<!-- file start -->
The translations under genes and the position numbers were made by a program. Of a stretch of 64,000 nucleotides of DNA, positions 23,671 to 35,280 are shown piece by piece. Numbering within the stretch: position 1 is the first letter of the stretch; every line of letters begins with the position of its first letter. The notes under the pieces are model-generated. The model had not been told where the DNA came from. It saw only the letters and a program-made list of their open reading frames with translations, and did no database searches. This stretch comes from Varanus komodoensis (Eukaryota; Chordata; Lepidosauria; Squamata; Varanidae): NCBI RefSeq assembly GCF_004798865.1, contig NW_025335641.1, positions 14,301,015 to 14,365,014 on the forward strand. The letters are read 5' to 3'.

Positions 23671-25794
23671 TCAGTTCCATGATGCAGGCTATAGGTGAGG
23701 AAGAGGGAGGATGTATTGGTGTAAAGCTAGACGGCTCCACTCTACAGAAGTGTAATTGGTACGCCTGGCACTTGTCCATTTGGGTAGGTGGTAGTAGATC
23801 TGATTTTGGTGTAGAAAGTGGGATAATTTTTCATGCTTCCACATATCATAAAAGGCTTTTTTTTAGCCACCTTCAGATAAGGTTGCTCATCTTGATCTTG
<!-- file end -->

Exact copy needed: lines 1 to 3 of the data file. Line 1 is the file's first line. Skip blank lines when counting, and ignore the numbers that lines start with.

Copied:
The translations under genes and the position numbers were made by a program. Of a stretch of 64,000 nucleotides of DNA, positions 23,671 to 35,280 are shown piece by piece. Numbering within the stretch: position 1 is the first letter of the stretch; every line of letters begins with the position of its first letter. The notes under the pieces are model-generated. The model had not been told where the DNA came from. It saw only the letters and a program-made list of their open reading frames with translations, and did no database searches. This stretch comes from Varanus komodoensis (Eukaryota; Chordata; Lepidosauria; Squamata; Varanidae): NCBI RefSeq assembly GCF_004798865.1, contig NW_025335641.1, positions 14,301,015 to 14,365,014 on the forward strand. The letters are read 5' to 3'.

Positions 23671-25794
23671 TCAGTTCCATGATGCAGGCTATAGGTGAGG